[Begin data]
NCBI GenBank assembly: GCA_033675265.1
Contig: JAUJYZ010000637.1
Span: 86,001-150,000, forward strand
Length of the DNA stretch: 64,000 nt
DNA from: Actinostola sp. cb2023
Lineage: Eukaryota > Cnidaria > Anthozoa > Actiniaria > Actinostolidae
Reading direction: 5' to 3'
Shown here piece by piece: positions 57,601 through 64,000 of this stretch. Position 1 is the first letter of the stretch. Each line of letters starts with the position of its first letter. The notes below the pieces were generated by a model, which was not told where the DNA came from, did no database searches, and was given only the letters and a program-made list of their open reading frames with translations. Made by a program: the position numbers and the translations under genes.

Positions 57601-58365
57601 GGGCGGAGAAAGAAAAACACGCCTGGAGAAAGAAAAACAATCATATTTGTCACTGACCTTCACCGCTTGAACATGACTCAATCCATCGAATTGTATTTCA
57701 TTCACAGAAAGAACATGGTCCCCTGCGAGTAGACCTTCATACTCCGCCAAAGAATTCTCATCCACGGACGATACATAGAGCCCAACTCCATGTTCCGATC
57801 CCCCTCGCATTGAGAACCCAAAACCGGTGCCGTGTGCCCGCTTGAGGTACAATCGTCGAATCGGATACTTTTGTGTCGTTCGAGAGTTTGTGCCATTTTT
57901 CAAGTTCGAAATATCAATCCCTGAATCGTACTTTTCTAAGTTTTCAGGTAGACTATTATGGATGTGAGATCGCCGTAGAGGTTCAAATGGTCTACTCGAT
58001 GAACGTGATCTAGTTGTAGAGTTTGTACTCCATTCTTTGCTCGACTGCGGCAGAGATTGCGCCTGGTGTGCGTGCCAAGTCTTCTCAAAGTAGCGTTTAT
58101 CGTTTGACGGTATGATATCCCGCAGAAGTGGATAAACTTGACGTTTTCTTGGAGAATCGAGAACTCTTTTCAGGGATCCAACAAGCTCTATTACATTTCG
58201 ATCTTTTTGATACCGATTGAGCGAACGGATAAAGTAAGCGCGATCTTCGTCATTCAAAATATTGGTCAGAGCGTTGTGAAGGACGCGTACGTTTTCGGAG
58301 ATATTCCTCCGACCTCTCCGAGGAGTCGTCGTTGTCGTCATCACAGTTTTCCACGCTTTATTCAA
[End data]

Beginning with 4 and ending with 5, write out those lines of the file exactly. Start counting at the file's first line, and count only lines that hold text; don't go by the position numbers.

Length of the DNA stretch: 64,000 nt
DNA from: Actinostola sp. cb2023